David had not now to evade merely the sudden paroxysms of Saul’s wrath, but his fixed and avowed purpose of effecting his destruction, in the face of the oath which had been made to Jonathan. Any step he might now take was of the utmost importance to David, and might be pregnant with ulterior consequences. He, therefore, wisely resolved to repair to Samuel at Ramah, to obtain the advantage of his counsels and experience. Whether there had been any intercourse between them during the years which had passed since the anointing of David, we do not learn. On account of the suspicious character of Saul, and the probability that too close an intercourse would have led him to suppose that some collusion existed between them, and that Samuel was preparing to bring the son of Jesse forward, as the worthier man destined to fill the throne, it is probable that there had been little, if any, communication between him and David. It was not needed. They knew enough of each other without it. David knew that Samuel had relinquished all part in public affairs, and was solely occupied in his religious duties as prophet, and in the superintendence and instruction of the college of religious young men, which he had established at the rural hamlet of Naioth, in the vicinity of Ramah. There they were instructed in sacred learning and religious exercises, and were led to cultivate, especially by psalmody and music, the devotional feelings which might fit them, when occasion called, to become the messengers of God and teachers of the people. Samuel, on his part, could not have been ignorant of the public history of David; and we may conceive the interest with which he beheld the providence of God gradually leading this young man forward in his appointed path and to his destined station. The purposes of God were ripening every hour; and he was content to wait, knowing well what the end must be.
David not only sought counsel of Samuel, but probably thought that with him he might find safety and protection. The school at Naioth formed a sanctuary which even Saul, he might think, would not be likely to invade. Besides that, the presence of Samuel alone must surely be a sufficient protection from outrage. It is true this step might confirm the suspicions of Saul as to his being the man Samuel had announced as the heir of his throne. Yet the movement would not be in itself conclusive, seeing that it was no doubt still the practice for every one who was in great perplexity, to repair to the venerable prophet for counsel and advice.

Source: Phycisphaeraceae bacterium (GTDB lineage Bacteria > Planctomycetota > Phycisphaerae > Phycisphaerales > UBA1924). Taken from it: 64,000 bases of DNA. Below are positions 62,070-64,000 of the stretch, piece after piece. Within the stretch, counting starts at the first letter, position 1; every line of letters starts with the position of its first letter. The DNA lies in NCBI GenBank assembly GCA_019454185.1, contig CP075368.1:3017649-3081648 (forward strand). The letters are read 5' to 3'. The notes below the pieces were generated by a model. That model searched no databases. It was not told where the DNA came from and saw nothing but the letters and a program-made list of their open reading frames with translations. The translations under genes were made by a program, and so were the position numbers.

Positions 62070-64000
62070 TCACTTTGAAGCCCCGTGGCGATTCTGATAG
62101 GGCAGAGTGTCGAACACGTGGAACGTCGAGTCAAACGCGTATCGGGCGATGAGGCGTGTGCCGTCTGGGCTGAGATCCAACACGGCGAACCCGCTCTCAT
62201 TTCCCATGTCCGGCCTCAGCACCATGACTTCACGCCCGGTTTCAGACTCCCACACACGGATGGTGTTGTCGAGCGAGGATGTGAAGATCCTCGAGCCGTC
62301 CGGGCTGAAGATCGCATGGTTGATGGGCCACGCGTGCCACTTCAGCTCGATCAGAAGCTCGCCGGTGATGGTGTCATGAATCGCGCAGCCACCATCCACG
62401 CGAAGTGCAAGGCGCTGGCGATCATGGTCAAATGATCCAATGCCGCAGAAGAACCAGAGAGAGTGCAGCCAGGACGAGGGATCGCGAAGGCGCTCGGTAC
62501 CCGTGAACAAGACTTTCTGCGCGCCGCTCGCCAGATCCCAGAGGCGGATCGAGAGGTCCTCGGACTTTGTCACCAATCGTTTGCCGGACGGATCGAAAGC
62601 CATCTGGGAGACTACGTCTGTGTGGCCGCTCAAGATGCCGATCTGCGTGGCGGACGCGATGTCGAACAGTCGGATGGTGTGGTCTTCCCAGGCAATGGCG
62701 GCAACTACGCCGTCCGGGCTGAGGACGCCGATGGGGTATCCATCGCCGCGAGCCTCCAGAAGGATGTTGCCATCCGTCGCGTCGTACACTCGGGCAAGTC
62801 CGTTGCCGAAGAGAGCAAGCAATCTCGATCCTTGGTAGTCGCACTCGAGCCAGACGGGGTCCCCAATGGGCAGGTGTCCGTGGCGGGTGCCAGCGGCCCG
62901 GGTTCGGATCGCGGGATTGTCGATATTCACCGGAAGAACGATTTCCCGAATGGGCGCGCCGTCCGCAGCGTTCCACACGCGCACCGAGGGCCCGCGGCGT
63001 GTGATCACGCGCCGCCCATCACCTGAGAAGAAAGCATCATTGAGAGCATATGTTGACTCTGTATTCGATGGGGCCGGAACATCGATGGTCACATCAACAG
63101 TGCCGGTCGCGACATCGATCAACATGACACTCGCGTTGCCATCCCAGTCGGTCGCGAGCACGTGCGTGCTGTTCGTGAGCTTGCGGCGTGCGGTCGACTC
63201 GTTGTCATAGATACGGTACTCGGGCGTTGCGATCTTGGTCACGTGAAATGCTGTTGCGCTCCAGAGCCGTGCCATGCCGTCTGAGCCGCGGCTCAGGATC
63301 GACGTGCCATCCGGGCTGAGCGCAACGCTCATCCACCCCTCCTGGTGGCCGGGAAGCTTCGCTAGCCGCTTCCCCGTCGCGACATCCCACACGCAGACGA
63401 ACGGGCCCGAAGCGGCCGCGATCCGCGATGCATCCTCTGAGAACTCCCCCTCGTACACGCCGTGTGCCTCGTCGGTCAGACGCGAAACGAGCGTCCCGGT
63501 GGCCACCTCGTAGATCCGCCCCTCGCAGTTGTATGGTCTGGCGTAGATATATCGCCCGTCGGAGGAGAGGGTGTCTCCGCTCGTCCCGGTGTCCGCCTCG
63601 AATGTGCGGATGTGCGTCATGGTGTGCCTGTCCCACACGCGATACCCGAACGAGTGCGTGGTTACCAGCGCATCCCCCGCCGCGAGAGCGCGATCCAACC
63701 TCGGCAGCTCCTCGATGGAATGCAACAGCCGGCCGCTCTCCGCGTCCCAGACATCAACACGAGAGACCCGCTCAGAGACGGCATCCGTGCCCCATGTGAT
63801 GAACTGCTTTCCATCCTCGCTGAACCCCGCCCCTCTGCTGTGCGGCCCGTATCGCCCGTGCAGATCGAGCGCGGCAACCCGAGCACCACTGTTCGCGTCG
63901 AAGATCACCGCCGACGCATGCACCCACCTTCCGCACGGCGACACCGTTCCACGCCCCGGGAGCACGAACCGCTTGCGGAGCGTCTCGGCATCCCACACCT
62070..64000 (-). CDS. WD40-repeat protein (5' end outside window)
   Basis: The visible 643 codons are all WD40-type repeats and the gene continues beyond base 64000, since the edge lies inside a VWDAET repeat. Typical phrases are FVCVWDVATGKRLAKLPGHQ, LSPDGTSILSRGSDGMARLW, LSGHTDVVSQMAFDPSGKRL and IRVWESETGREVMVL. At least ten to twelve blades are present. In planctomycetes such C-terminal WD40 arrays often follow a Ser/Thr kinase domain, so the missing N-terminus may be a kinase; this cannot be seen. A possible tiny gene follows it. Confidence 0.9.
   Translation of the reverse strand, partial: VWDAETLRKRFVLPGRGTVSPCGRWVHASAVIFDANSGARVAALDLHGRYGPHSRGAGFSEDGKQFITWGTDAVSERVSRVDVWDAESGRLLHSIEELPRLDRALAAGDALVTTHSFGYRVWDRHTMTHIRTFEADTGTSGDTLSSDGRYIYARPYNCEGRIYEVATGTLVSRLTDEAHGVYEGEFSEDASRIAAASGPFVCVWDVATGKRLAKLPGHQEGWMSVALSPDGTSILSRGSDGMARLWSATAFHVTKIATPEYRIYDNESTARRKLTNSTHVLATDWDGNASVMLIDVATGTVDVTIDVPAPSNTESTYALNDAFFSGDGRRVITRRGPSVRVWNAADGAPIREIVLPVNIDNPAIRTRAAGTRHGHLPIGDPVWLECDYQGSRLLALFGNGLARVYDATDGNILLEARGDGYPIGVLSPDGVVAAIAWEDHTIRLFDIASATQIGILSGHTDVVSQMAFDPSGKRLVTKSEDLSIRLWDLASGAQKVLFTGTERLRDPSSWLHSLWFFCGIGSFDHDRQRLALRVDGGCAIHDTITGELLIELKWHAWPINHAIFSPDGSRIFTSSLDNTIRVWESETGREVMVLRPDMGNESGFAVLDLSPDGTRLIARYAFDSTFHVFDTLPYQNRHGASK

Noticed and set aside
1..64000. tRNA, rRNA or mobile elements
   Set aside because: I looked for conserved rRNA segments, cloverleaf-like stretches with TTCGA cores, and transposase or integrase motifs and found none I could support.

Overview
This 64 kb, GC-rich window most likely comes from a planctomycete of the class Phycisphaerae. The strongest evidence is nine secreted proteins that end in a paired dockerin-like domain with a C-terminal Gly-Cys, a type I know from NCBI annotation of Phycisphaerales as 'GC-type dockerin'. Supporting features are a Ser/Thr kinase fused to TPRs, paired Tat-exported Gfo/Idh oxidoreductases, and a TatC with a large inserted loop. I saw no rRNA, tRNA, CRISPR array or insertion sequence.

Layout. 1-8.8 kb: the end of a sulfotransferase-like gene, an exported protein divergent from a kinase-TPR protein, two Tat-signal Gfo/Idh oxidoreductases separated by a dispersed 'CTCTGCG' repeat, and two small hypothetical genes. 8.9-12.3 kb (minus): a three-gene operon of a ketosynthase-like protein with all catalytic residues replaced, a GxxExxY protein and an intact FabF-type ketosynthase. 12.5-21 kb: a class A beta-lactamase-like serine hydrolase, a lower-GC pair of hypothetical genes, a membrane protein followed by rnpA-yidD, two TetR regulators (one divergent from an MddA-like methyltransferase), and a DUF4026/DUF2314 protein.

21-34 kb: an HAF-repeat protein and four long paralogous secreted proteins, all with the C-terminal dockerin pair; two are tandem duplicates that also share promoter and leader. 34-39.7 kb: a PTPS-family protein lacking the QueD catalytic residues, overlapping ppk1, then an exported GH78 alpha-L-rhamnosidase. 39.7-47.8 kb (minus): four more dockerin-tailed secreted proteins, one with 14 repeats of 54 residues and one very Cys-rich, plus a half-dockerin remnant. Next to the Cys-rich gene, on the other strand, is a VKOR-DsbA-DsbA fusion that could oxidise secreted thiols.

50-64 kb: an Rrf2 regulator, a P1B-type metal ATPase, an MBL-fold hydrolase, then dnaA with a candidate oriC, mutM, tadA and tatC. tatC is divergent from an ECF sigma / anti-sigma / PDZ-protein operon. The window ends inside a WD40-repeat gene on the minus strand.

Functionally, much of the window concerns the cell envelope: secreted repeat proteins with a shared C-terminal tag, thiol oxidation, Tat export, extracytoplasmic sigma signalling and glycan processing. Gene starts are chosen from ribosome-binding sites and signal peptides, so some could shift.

At Ramah David reported to Samuel all the particulars of Saul’s conduct towards him; and on hearing this, the prophet took him to his college at Naioth, as if to put him into sanctuary there. At this place the son of Jesse remained some time before Saul learned where he was. These were no doubt happy days with him. Here he was in an atmosphere congenial to his best feelings, his highest tastes, and holiest aspirations; and here his accomplishments, in sacred minstrelsy and song, had ample scope and exercise, enabling him to join heart and soul in their harmonious “prophesyings,” and doubtless endearing him greatly to the good men who had their quiet dwelling there. There were probably moments when, feeling sick of the turmoil of public life, and tired of the persecutions and suspicions which followed him, he had been content to abandon his high career for the peaceful and holy life he was now allowed to share. It may even be possible that such was his intention, and that he hoped this voluntary retirement would abate the suspicions of Saul, and mollify his hatred.
But it was not so to be. When Saul learned to what place David had retired, he sent a body of men to apprehend him. These men, however, no sooner came to the sacred place, and beheld the prophets engaged in their sacred exercises, led by the venerable Samuel, than their hearts were smitten. They felt that they dared not attempt any violence, and they stood contentedly, swelling by their voices the loud chorus of praise to God.